November 2020

The recent death of former Missouri State Senator Wayne Goode was a reminder of something  we’ve lost as a society: a spirit of bipartisanship in public life.   While Wayne is perhaps best remembered for having sponsored the legislation that led to the establishment of the University of Missouri-St. Louis, it’s important for all alert readers (ARs) of this column to realize that he was also one of the bipartisan co-sponsors of legislation of vital importance to Schlafly and other craft breweries in Missouri.

Older ARs will recall  that prior to 1993 Schlafly was not allowed to sell beer to other bars and restaurants because we operated a brewpub in Missouri.  Breweries that owned brewpubs in other states were selling beer to bars, restaurants, super markets and convenience stores in Missouri, but state law forbade us to sell our beer to these same retail outlets.  ARs might ask what the rationale for such legislation might possibly have been. One need look no further than One Busch Place.

In  January of 1993 Senator Goode, a Democrat, joined Senator John Schneider, another Democrat, and Senator Franc Flotron, a Republican, in co-sponsoring a bill that I drafted that would allow us to sell beer to licensed wholesalers, who could in turn sell to licensed retailers, including bars, restaurants, super markets etc.  In doing so, they faced stiff opposition from some other Democrats, including Senator John Scott, who was known for backing legislation favored on Busch Place.  In the course of our strategy meetings, Senator Schneider brought up one of the reasons he was disinclined to take direction from Pestalozzi or Busch Place. On Halloween night in 1949  his future wife, who was twelve years old at the time,  had been shot with a pellet gun while she was trick-or-treating with another twelve-year-old girl at the Busch house on Lindell.   Schneider was convinced it was August III who had shot his wife.  For the record, August, who  was also twelve, admitted standing at a second floor window while holding a gun, but denied having shot anyone, claiming the gun was missing some key parts.  He explained that the two girls, who had been treated for pellet wounds on their legs and stomachs, must have been shot by someone else.  The police apparently accepted this explanation.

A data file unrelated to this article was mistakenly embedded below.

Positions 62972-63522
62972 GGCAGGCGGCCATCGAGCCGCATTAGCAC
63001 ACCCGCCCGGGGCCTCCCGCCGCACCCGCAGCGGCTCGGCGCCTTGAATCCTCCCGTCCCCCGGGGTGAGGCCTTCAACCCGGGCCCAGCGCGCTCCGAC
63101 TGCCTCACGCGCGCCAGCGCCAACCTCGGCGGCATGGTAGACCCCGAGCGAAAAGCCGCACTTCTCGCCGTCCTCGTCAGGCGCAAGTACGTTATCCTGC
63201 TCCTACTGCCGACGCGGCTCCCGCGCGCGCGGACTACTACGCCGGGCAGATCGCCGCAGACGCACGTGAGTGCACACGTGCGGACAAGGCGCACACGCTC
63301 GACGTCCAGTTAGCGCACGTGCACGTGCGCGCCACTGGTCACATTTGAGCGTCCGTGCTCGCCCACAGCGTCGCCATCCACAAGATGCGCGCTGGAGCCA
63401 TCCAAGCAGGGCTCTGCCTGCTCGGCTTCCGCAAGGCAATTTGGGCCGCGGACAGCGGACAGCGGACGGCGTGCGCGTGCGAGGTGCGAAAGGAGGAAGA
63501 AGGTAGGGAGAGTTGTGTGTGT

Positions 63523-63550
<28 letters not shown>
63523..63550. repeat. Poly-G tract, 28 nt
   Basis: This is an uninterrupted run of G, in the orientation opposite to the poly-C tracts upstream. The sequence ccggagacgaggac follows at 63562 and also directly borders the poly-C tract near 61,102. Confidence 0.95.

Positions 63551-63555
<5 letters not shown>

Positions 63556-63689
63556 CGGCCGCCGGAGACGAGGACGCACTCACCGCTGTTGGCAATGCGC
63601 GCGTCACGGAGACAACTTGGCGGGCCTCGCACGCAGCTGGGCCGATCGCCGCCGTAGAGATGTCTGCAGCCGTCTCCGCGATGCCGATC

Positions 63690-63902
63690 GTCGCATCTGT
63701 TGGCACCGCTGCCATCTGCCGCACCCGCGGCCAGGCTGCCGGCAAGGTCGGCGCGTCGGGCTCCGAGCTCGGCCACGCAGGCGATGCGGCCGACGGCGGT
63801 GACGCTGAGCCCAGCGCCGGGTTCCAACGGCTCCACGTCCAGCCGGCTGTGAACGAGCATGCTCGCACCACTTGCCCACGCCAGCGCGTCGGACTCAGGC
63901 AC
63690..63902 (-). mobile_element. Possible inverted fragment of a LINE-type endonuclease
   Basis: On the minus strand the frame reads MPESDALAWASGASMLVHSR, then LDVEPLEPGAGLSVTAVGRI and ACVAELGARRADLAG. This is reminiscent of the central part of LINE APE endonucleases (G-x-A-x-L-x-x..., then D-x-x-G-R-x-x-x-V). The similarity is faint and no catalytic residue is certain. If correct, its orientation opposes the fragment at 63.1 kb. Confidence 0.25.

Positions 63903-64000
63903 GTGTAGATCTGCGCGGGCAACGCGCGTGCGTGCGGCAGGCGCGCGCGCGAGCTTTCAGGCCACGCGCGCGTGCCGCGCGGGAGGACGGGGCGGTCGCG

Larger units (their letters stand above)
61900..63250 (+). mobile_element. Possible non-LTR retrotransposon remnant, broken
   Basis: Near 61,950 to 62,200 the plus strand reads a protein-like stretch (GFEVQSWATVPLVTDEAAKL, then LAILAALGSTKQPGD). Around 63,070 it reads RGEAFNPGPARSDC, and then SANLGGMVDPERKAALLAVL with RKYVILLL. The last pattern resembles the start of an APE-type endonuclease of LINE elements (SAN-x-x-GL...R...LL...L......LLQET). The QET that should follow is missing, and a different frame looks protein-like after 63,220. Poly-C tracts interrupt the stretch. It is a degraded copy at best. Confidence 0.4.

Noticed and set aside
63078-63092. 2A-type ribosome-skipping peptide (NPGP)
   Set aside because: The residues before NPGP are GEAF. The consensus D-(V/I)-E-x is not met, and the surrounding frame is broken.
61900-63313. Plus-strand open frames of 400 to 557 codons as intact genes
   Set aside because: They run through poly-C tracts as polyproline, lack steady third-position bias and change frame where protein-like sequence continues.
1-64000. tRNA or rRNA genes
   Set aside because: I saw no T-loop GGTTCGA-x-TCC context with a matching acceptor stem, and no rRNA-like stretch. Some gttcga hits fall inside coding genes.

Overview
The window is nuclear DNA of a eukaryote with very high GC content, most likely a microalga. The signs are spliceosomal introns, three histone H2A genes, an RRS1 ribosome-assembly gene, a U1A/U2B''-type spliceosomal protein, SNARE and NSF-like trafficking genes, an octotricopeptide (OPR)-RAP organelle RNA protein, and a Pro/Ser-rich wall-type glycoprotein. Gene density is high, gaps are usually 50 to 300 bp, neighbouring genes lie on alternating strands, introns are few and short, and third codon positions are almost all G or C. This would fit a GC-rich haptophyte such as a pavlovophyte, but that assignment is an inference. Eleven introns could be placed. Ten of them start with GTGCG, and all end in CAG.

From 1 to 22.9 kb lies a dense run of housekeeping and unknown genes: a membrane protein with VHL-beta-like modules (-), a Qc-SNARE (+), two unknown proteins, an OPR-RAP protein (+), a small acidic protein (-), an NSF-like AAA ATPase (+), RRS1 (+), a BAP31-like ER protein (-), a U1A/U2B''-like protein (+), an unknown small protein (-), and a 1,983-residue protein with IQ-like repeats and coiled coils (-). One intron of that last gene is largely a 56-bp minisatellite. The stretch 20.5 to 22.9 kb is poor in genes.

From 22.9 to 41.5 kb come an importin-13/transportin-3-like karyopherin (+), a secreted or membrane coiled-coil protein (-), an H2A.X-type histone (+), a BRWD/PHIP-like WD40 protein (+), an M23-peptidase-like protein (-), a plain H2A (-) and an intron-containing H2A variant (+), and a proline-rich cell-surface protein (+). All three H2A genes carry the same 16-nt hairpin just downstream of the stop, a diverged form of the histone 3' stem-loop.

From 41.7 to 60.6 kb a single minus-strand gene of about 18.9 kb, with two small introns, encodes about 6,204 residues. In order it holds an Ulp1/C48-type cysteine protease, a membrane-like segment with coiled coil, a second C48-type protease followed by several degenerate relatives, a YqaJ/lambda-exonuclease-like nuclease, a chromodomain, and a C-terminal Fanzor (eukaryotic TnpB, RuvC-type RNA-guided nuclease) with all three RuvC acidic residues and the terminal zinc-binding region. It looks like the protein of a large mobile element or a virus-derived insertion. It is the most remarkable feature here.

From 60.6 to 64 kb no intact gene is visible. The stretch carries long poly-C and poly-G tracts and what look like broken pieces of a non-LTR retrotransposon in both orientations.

The bill co-sponsored by the bipartisan team of Goode, Schneider and Flotron was passed into law in May of 1993, along  with some amendments dictated on Pestalozzi and dutifully added by Senator Scott.

While many lament the partisan bickering that dominates the American political scene today, it’s worth recalling that we as a nation have been through periods of worse discord before, most notably from 1861 to 1865, during the Civil War.  Even today, 155 years after the formal end of the war, some commentators contend that the wounds still haven’t fully healed.  Consider Gone With The Wind, Margaret Mitchell’s Pulitzer Prize-winning novel that was made into a movie that won ten Academy Awards.  More than eight decades after the film’s release, it’s still highly controversial, as exemplified by HBO’s decisions earlier this year to show it; then not to show it; and finally to show it with explanations about context.